on Dec 10, 2009 @ 02:44 pm|
There are weddings plans on the way for me and because I am still a bit young and as a couple, we want to save. So, we are planning to renovate the upper level of my in-laws' house and stay with them until we feel we have enough to buy a new house
BUT.........already, i am sacrificing my dream of moving in and starting a new life together. He recently said he does not know if he wants to move out...WTF HOW ARE WE MEANT TO HAVE KIDS IN THE FREAKING UPSTAIRS OF A HOUSE!!!!!!!!!!!!!!! Yes, it is spacious, but honestly, what happens to growing as a family?? I get the feeling he is lazy and wants to be dependent on his parents for less expenses.
I tried telling him four years at most i would stay with the parents,but he thinks that is too little.i can't believe it.we ended up screaming our heads off
His argument: i just want to move out and have a place of my own;i just want a house
My agrument: how do we grow, have our privacy and build a home of our own?
I end up crying everytime i bring this up to him cos he never listens
Will someone please help me get across to him? Btw i love his parents,i do not have any problems with them (touch wood). Yes our place is separate, but there are some issues that cant be separated by a level of flooring
|Have a frank conversation with him... on Dec 11, 2009 @ 10:26 am|
This may not be what you want to hear, but he doens't sound mature enough to be getting married, certainly not enough to start raising a family.
These would be huge red flags for me. These issues need to be hashed out before getting engaged and planning a wedding...you are not going to be happy in this situation if this isn't what you want.
I think best thing really is to sit down and have a mature conversation about where he sees his life and your life in 2 years, 5 years, and 10 years down the road. He owes you at least a frank conversation about what he sees the future holding for you 2. If he isn't able to have a mature, frank conversation about this that is also a problem. He might also have some real fears about becoming a dad.
If you don't mind me asking, how old are you guys?
Another point is that you also need to take into account the cost to riase children. Maybe there is no rush for you to guys to have kids yet until you can afford to stand on your own two feet?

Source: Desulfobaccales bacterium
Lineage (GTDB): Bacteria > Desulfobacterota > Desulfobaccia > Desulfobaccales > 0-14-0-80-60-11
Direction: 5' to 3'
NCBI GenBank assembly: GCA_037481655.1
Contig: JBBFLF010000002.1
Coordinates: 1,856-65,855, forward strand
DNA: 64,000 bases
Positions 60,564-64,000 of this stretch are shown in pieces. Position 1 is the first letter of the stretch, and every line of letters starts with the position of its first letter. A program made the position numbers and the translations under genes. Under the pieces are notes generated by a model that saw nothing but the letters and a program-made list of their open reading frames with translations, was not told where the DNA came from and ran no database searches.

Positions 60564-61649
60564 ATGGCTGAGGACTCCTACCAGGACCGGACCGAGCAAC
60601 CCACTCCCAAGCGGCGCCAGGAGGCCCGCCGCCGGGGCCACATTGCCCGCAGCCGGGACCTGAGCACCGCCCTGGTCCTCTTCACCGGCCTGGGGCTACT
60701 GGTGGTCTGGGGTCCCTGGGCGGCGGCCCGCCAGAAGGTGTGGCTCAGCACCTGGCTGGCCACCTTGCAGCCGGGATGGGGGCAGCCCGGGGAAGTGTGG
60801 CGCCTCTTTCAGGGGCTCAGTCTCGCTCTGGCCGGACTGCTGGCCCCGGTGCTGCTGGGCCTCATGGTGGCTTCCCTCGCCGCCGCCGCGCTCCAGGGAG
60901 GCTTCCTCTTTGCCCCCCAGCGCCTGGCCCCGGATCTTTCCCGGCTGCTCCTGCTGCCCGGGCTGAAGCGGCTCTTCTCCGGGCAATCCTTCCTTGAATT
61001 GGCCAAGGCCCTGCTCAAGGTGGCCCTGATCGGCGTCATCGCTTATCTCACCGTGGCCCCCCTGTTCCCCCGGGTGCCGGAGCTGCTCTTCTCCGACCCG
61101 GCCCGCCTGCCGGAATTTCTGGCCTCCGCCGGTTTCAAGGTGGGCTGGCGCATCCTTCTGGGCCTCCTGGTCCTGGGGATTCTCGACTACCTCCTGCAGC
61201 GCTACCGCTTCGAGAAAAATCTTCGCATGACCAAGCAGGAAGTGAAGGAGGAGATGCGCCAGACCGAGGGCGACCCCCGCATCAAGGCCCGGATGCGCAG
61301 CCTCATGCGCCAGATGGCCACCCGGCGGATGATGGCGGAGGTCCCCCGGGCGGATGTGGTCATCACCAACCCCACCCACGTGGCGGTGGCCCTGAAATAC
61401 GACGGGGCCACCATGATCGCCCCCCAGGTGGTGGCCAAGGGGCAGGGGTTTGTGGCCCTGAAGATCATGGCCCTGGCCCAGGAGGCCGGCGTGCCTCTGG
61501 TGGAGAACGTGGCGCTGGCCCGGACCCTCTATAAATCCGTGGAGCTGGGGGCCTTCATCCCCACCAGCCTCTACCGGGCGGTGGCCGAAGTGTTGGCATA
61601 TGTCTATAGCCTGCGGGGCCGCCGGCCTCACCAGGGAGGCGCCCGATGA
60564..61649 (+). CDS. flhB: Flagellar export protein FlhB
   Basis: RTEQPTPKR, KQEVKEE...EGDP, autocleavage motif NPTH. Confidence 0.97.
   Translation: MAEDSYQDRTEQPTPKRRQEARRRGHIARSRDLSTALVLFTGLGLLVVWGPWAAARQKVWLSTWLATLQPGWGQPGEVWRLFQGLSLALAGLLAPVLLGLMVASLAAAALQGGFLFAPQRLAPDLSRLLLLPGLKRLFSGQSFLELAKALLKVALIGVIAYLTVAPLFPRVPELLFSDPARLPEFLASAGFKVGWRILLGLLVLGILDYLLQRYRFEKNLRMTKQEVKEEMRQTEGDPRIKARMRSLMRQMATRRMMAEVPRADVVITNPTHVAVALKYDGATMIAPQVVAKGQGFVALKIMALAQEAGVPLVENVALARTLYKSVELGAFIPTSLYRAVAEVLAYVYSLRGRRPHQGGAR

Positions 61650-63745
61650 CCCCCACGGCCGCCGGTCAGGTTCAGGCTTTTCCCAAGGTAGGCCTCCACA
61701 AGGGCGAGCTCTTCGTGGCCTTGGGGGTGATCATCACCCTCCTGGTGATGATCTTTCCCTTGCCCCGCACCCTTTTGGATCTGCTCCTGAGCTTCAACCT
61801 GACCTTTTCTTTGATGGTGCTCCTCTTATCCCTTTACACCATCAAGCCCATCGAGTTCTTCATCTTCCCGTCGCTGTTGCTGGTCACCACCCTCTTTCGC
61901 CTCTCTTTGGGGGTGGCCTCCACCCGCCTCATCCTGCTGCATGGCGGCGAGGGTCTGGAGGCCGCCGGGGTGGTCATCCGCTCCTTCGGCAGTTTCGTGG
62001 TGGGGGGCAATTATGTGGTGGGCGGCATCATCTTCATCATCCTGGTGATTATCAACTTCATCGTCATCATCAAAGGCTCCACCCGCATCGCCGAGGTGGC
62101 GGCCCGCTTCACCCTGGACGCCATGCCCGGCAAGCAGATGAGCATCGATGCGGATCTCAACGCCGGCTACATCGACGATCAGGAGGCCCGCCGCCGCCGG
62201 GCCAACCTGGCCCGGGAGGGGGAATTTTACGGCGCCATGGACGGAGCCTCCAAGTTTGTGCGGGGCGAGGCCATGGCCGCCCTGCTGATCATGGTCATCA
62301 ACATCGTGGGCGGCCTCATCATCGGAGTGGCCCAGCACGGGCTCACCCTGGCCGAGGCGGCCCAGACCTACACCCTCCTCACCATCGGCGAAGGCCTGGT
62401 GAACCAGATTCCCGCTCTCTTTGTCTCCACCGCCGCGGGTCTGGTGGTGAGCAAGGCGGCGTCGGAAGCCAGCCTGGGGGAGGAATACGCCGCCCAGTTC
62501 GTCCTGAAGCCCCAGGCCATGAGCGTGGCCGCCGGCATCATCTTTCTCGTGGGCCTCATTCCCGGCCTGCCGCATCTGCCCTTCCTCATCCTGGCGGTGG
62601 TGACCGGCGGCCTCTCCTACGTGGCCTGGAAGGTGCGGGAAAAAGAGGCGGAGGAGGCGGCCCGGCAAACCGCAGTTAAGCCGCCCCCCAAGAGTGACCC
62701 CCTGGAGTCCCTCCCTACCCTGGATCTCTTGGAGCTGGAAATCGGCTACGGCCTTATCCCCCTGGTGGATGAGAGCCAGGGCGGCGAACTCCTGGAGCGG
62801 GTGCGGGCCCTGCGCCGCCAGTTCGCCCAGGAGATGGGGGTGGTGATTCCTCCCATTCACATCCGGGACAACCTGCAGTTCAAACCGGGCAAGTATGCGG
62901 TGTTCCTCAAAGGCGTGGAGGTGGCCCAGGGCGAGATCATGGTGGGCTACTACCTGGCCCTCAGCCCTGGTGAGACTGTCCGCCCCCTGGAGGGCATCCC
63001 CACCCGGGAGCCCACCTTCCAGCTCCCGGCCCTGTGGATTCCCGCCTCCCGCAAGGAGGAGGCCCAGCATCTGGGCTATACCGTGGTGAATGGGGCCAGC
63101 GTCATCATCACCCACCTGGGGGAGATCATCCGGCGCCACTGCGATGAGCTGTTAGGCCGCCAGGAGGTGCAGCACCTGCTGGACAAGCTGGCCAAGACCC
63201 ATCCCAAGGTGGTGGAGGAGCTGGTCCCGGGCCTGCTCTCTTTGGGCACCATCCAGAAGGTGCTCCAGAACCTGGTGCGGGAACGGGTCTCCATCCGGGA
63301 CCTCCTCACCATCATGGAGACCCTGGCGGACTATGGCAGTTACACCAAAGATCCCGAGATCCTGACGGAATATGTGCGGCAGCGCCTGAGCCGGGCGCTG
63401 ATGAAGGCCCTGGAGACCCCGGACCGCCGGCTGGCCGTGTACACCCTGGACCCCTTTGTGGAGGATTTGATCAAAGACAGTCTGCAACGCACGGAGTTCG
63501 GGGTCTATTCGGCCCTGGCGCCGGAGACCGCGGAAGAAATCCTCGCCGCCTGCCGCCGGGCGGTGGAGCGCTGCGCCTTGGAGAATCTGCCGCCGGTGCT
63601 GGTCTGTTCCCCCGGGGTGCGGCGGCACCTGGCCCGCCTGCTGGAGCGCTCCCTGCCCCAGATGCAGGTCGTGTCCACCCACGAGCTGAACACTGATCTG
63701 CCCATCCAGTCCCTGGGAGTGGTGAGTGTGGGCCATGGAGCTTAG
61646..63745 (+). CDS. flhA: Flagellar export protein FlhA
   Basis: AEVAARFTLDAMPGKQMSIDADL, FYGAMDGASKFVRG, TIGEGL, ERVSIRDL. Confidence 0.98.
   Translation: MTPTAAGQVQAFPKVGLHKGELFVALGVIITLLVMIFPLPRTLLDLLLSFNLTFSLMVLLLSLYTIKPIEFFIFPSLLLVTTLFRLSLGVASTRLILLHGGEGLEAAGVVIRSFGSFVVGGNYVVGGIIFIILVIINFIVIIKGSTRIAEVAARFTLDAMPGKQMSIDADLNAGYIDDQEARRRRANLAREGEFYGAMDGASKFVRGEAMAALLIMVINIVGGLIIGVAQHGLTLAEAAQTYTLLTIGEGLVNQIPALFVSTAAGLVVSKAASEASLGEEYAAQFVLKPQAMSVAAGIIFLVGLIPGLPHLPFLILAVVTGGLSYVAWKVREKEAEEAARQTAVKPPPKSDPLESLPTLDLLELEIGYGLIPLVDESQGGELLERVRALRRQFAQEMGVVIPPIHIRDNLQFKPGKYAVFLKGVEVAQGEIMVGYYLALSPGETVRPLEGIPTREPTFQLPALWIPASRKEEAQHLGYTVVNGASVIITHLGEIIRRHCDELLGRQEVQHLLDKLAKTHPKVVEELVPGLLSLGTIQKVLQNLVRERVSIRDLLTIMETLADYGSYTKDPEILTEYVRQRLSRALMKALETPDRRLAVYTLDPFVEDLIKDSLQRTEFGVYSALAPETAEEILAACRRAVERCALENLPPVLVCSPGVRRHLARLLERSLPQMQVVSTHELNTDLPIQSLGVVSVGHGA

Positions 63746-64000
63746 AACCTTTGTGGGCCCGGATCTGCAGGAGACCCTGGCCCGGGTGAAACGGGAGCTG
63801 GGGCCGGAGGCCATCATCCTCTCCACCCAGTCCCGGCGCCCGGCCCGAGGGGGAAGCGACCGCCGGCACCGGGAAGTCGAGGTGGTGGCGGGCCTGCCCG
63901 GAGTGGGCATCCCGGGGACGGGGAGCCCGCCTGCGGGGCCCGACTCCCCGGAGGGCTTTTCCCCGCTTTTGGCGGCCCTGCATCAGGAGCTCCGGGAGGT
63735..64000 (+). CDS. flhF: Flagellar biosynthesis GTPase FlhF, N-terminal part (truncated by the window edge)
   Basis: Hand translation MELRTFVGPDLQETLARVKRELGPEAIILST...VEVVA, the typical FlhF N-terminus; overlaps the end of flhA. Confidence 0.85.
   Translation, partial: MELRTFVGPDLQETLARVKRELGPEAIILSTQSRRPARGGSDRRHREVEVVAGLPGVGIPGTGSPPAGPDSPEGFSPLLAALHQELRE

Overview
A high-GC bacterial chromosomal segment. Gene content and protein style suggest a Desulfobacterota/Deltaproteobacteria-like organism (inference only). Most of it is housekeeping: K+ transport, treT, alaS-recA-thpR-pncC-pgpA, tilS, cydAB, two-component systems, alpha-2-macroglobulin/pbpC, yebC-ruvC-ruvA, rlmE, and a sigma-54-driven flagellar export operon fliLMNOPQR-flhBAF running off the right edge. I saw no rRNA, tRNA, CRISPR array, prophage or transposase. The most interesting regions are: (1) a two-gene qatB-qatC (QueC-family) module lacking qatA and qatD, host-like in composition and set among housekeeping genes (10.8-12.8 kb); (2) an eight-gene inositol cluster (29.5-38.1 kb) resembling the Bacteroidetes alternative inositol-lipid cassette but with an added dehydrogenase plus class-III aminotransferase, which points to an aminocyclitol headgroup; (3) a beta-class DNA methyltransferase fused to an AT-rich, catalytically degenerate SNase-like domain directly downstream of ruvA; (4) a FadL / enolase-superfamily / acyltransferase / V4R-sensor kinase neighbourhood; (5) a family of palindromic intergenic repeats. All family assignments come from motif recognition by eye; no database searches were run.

|another opinion on Dec 11, 2009 @ 07:39 pm|
I second the opinion above saying that you need to sit down to figure things out before planning a wedding. I'd also recommend talking about life long things beside your living situation in that same conversation. It's better to make sure everyone is on the same page. Don't go into it to prove him wrong, but really listen to him because if you just end up in a fight then you're no further ahead.
If you're both young, maybe he's having a hard time transitioning into adult life. It can be scary at first getting your feet under yourselves so maybe he's shy about taking that first step in case it doesn't work out the way he wants. I felt nervous buying my first house too, but now I'm so proud that I made the decision.
Best of luck in the conversation!
| on Dec 13, 2009 @ 03:50 pm|
Look around you and take note of reality. Is he putting money away right now? Is he taking advantage of living with his parents and saving every penny? Or is he living pay check to paycheck without a cent to his name? What you see today is what you will see tomorrow and the next day and a week from now and in 4 years.
Moving in with his family is a crutch that he will lean on forever if given the chance. You will wake up 10 years from now and wonder what the hell happened. It wont just be him who is stuck on "billy and his little girlfriend living upstairs". You will be right there with him.
And what do his parents have to say about this? Dont they want to finally be rid of the kids so they can enjoy some privacy? You don't want to become the 'reason' for their unhappiness. Sure.. they might not express it now but trust me you will be the easy target when everyone needs someone to blame for the frustration of sharing a house.